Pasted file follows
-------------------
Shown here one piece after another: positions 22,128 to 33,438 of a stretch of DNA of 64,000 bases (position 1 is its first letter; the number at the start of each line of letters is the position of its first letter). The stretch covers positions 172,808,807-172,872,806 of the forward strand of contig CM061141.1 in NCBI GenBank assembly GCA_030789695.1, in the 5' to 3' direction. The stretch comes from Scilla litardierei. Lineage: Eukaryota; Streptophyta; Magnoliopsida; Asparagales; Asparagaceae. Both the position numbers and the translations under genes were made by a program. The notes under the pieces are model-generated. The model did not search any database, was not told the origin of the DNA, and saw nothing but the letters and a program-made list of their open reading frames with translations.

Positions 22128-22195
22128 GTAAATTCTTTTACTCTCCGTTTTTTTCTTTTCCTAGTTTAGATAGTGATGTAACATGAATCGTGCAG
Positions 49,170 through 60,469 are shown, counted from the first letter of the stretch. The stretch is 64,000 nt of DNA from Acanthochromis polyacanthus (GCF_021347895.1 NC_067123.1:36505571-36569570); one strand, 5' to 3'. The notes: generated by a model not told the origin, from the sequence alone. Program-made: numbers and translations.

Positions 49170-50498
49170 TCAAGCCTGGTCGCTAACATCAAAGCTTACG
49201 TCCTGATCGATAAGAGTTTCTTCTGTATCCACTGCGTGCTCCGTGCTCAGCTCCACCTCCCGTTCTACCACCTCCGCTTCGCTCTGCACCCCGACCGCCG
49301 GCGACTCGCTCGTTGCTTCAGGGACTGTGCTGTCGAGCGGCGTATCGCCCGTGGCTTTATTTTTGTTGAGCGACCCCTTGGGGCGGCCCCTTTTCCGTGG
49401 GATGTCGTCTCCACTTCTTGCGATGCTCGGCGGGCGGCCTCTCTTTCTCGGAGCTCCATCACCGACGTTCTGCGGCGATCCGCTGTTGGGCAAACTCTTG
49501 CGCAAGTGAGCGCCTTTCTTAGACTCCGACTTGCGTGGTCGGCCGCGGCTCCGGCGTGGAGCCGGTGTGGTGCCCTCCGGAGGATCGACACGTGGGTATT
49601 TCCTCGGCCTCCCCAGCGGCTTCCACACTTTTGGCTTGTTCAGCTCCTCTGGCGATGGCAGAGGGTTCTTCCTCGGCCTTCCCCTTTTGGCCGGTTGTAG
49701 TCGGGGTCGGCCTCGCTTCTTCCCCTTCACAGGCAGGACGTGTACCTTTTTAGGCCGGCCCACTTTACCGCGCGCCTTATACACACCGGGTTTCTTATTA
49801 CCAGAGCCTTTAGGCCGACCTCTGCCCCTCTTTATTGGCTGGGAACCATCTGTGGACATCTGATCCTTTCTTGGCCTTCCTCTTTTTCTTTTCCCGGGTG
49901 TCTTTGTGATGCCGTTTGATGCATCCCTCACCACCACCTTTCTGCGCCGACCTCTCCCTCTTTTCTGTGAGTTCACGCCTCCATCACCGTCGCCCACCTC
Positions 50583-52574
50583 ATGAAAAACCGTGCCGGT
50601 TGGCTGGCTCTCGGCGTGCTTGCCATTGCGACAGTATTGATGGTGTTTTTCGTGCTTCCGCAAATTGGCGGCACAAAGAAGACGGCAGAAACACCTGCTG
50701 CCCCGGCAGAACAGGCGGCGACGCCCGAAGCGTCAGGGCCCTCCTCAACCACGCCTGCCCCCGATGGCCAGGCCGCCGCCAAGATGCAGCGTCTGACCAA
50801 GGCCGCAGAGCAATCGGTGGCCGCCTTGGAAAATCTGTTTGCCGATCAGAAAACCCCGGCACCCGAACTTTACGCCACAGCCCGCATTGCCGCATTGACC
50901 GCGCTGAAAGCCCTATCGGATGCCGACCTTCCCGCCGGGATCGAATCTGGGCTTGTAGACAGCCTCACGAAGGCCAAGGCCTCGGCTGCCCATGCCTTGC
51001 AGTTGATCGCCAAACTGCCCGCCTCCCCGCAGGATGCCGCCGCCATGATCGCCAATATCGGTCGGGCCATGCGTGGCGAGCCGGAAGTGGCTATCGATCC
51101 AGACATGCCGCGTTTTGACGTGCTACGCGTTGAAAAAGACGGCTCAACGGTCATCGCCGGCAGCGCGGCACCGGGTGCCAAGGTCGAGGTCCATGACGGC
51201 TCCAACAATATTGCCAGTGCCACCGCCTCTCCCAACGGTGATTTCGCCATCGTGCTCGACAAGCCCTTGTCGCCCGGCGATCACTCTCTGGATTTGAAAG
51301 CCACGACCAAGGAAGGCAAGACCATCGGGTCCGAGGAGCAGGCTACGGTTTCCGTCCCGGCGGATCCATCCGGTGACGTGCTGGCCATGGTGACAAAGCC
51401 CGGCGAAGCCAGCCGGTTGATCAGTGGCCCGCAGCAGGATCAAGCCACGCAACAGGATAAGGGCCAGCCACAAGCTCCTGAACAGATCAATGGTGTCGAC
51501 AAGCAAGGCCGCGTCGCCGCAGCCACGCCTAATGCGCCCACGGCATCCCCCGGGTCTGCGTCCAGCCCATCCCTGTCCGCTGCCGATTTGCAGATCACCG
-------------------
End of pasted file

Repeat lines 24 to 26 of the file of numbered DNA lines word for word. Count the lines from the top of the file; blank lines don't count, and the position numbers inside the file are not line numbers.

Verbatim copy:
51301 CCACGACCAAGGAAGGCAAGACCATCGGGTCCGAGGAGCAGGCTACGGTTTCCGTCCCGGCGGATCCATCCGGTGACGTGCTGGCCATGGTGACAAAGCC
51401 CGGCGAAGCCAGCCGGTTGATCAGTGGCCCGCAGCAGGATCAAGCCACGCAACAGGATAAGGGCCAGCCACAAGCTCCTGAACAGATCAATGGTGTCGAC
51501 AAGCAAGGCCGCGTCGCCGCAGCCACGCCTAATGCGCCCACGGCATCCCCCGGGTCTGCGTCCAGCCCATCCCTGTCCGCTGCCGATTTGCAGATCACCG